Though no one knows for certain whether Hightower had a hand in Griser's case, Hightower's last known living relative, Bettye Brown, said she believes her grandmother may have been involved in baby-selling in
Texarkana. Brown said she grew up believing her grandmother was an influential woman who cared for the sick. The Hightower Health Home was a place where people could recuperate from a variety of ailments and avail themselves of restorative cures such as therapeutic baths. But now Brown said she also believes Hightower had a life she knew nothing about.
"My memories of my grandmother were normal, everyday memories. I never had any idea of this other at all," Brown said.Asked about her grandmother's alleged involvement with selling babies of poor and unmarried women, Brown sighed, began to speak, then paused. "I'm sure that happened. I think it's terrible if somebody went to have a baby and they were told the baby had died. It sounds like a third person had to have been involved with it. I certainly believe that babies were sold back then. And apparently there was enough proof that this actually took place."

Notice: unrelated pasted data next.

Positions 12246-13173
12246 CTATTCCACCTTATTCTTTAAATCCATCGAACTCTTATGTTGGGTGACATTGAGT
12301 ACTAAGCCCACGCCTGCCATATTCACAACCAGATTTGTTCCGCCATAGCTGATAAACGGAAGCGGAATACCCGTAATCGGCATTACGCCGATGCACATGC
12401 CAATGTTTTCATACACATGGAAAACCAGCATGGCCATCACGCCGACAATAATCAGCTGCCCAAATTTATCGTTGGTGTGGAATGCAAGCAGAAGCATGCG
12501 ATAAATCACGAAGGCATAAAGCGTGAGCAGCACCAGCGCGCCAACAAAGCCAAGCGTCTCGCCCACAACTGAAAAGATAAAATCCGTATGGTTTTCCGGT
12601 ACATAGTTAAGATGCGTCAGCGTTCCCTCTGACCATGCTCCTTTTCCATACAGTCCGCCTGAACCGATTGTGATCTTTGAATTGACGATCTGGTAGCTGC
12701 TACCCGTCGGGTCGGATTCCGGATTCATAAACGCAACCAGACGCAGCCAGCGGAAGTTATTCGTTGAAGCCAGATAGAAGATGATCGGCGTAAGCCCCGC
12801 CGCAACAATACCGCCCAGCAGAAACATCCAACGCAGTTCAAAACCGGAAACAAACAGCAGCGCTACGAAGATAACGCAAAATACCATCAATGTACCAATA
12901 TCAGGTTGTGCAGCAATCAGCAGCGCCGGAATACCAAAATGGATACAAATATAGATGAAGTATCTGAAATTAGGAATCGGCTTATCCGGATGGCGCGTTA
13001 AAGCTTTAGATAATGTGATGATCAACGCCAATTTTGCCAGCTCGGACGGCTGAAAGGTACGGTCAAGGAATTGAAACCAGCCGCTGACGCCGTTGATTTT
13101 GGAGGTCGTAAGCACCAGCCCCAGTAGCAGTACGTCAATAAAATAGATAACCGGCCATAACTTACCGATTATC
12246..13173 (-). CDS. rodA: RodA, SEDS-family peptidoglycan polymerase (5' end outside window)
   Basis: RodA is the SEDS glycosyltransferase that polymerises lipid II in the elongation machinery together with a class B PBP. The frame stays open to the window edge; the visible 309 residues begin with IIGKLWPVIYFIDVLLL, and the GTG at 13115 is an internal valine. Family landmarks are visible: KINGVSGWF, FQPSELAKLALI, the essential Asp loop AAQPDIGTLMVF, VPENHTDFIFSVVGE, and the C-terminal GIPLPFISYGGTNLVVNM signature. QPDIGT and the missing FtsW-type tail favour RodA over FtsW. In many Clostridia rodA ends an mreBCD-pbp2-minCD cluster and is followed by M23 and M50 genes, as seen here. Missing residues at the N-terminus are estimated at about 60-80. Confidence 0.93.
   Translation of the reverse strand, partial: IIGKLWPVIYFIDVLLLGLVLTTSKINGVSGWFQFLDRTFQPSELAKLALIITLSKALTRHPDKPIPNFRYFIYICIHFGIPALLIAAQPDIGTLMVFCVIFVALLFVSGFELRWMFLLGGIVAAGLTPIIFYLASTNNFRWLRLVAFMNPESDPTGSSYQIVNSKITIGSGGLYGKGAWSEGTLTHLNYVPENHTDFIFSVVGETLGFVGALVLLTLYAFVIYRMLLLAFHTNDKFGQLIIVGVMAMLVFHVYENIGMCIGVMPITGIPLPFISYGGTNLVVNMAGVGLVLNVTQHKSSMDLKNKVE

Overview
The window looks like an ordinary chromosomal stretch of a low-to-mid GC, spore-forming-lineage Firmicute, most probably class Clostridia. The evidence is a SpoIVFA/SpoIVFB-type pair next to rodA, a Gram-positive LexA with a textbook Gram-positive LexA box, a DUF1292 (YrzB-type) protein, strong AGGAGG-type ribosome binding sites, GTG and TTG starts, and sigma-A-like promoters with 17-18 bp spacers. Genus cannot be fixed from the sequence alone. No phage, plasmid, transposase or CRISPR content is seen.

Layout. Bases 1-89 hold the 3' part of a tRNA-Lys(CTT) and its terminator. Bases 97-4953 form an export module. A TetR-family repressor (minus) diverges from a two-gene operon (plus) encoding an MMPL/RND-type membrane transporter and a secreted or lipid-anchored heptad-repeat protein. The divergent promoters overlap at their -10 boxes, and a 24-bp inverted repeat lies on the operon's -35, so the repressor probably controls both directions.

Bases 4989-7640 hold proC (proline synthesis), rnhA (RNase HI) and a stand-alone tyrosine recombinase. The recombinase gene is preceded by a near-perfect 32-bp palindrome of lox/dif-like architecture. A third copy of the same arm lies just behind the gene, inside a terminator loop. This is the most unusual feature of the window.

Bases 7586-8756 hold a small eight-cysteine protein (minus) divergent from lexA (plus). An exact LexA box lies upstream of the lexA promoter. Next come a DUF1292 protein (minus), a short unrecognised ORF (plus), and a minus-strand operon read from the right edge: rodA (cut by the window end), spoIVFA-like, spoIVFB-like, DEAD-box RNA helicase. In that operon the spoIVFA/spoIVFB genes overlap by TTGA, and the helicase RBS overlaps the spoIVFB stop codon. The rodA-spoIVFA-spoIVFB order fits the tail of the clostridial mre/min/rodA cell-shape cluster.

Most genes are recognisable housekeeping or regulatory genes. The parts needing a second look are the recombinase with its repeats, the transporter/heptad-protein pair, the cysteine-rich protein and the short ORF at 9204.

Brown quickly pointed out that she did not believe her grandmother was a malicious person. "I don't think she was vindictive about it. I think (she thought) it was to serve a purpose," Brown said.At the time, having babies out-of-wedlock was scandalous.
After Hightower died, Brown said she never gave much consideration to a trunk her grandmother bequeathed her. The trunk was filled with medical papers and other documents - items that meant little to Brown at the time."I had no reason to go through (those papers). What was I looking for? This was just stuff from her nursing home that she kept," she said. But after Brown received repeated telephone calls from strangers wanting old medical records and other information about Hightower, Brown said she and a friend took a serious glance inside the trunk and found plenty of information regarding her grandmother's business affairs.